Jan 26, 2017 / by Cision Contributor

In the past, the title of “foodie” was bestowed only upon those who could name the best hole-in-the-wall eateries. Their refined palates were second to none, and restaurants craved their hard-won approval.

Lately, however, the “modern foodie” has risen up to rediscover the joy and creativity of gourmet home cooking. While they still possess important knowledge about restaurants, 75 percent of foodies reportedly cook at home multiple times a week. And they’re trading in their physical cookbooks for recipes of the digital variety. They not only use social sites to find cooking inspiration more than seven times a day, but they also share their culinary creations across their networks.

Foodies are strong influencers on social media, and food and beverage brands would be wise to engage with this key customer segment across the purchase funnel to turn them into their most powerful brand advocates.

The Rapid Rise of Video Recipes

There’s no doubt social video recipes have been key to the rise of the modern foodie. Many of BuzzFeed Food’s video recipes on Instagram and Facebook have gone viral — reportedly shared 66 million times and viewed 390 million times in June 2015 alone. And the infamous s’mores dip video reigns supreme as the most popular viral food video.

Since then, other publishers such as TastyMade have jumped on board, competing to showcase easy, fun, and unique recipes. Entire companies and social media campaigns have come from this trend, and health and nutrition businesses have also taken advantage of food videos’ popularity.

Other brands — even those that have nothing to do with food — have opted to sponsor publishers’ individual recipes. Hyundai, for instance, recently sponsored a Tasty recipe video for game-day appropriate hot dogs. Tasty has also featured food and beverage brands such as Perdue Farms, as well as famous chefs such as Wolfgang Puck.

These videos owe their success to a few different factors. First, they cater to people’s love for food. It’s one of the few things that most people have in common, and it’s lighthearted enough to appeal to a wide range of people. Food videos also have the power to grab and hold onto the audience’s attention. And because there’s an emotional connection between people and their favorite foods, these videos can create lasting impressions.

Turning Modern Foodies Into Loyal Customers

Creating opportunities for foodies to learn and try out new recipes, as well as share their own recipes, tips, and kitchen hacks is a great way to gain their trust and loyalty. Here are four ways to turn modern foodies into raving-fan customers:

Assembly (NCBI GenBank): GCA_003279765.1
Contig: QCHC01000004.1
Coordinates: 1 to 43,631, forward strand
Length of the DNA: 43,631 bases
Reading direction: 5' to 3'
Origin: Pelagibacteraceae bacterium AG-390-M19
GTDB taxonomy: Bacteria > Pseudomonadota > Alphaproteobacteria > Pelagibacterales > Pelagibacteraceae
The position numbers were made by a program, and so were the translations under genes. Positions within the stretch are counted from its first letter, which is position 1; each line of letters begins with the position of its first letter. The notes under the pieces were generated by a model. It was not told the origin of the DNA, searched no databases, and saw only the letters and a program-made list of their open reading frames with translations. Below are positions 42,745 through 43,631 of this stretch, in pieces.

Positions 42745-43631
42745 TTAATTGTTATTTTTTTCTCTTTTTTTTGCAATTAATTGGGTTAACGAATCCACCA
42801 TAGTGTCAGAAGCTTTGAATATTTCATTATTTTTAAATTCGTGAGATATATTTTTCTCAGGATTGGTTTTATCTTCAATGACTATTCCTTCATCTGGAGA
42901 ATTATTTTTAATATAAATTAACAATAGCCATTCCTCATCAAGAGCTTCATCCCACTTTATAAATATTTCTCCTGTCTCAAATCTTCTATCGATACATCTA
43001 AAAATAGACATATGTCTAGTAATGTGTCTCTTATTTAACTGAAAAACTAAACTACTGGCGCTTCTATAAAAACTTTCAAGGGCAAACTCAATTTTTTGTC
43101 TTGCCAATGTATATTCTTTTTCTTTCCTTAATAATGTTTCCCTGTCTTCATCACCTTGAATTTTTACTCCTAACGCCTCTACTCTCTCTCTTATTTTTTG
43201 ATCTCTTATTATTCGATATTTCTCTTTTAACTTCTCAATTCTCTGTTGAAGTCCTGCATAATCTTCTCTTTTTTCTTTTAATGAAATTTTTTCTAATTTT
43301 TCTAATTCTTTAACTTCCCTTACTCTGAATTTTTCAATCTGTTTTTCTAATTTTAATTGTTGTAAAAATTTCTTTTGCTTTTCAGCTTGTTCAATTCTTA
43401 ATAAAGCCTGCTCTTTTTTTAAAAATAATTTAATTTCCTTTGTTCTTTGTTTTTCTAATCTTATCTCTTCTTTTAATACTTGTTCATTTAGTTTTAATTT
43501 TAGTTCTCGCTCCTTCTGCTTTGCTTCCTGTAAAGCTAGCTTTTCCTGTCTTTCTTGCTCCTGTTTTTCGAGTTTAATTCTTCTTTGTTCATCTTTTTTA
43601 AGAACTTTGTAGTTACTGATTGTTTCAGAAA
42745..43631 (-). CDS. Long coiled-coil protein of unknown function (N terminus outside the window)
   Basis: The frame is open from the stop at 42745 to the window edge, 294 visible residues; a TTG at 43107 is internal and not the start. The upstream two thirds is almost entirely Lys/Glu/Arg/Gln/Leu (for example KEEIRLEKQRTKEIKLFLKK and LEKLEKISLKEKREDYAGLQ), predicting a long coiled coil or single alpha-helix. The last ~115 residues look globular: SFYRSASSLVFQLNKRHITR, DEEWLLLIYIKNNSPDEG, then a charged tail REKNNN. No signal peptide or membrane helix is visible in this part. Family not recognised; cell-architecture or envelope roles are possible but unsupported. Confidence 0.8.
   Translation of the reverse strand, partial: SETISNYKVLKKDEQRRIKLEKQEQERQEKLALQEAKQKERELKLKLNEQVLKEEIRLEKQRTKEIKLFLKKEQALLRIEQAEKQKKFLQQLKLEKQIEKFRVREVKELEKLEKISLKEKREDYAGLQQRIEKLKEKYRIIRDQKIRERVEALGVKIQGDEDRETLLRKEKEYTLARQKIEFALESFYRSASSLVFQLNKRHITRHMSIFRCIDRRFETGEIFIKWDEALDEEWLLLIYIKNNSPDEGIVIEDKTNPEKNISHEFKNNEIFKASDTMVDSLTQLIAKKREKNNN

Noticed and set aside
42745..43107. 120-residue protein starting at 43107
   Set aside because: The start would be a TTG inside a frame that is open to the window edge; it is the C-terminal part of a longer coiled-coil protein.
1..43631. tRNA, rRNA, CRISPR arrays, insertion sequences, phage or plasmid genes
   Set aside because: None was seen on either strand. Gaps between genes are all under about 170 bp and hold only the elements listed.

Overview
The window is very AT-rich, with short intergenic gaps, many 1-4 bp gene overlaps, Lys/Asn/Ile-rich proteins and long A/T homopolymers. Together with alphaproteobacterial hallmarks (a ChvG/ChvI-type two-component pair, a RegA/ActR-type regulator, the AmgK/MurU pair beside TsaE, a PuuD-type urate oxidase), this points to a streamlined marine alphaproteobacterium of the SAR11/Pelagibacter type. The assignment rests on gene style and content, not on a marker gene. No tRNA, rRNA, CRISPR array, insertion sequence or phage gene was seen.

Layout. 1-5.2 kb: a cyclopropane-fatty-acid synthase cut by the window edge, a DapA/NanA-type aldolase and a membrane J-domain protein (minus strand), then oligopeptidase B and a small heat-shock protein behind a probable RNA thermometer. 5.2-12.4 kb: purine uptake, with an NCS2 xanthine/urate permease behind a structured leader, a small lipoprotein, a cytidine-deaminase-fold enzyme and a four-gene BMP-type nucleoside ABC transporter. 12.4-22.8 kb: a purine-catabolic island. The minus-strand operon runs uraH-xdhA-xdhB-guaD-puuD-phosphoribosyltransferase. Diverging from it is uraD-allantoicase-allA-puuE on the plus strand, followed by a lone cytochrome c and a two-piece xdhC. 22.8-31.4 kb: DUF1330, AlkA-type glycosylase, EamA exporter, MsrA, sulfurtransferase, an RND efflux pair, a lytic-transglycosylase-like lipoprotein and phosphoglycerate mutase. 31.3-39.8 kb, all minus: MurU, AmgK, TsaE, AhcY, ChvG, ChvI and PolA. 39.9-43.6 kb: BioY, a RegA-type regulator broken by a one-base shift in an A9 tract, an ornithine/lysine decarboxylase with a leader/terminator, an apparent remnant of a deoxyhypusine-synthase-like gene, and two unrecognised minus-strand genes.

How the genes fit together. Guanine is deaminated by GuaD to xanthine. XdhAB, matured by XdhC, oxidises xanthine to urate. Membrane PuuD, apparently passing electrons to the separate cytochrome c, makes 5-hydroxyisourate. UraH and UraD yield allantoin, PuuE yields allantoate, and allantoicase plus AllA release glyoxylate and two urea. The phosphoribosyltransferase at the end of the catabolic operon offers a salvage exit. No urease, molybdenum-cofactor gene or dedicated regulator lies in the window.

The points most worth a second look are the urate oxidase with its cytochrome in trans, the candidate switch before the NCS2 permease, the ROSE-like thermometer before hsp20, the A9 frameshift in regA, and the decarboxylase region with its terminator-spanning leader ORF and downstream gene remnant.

1. Forge an emotional connection.

Foodies may seek inspiration online, but when it comes to purchasing groceries, they want to exercise their senses. Brands need to provide experiences of taste, smell and feel that can help consumers form an emotional connection with the ingredients they need to create a tantalizing dish. Help foodies see and feel how your nutritious food makes their lives better.

  1. Share the product’s backstory.

Foodies want to know the story behind the foods and drinks they consume. While this might not be the right strategy for all brands, if your product is locally sourced, for example, foodies will want to learn more about it — and be a part of it. Use the packaging, the website, or social media to illustrate the unique origins of your product.

  1. Engage and communicate online.

As foodies seek inspiration online, brands need to become an integral part of searching, shopping, cooking, and finally, displaying the finished product. About one in five foodies both research and shop online, so engaging these people on social media can lead to sales. Also, the more mobile touchpoints a brand can provide, the better. Having accounts on Facebook, Instagram, Twitter, and Pinterest means reaching a wider audience.

  1. Don’t default to games and tests.

You’re not going to inspire foodies with games, discounts, and contests. Though these are common marketing strategies, foodies will respond better to more creative messages, rather than having a product forced on them. They’d prefer to own and drive the conversation.

For example, Kraft Food’s “Twist That Dish” content hub allows consumers to share recipes and tips to stretch their budget while also demonstrating where Kraft’s own products fit into their kitchen endeavors. This kind of online engagement works because it allows foodies to participate in the conversation.

The modern foodie is changing the food and beverage marketing game. As their influence grows, you need to work to convert them into lifelong customers. If you can prove to foodies that you’re a partner in their creative kitchen adventures, they’ll reward you in kind.

Sarah Clark is the president of Mitchell, an award-winning public relations firm that creates real conversations between people, businesses, and brands through strategic insights, customized conversations, and consumer engagement. Mitchell is part of , which is made up of nine global network brands and supported by its specialist/multimarket brands.



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This post was written by a guest Cision contributor.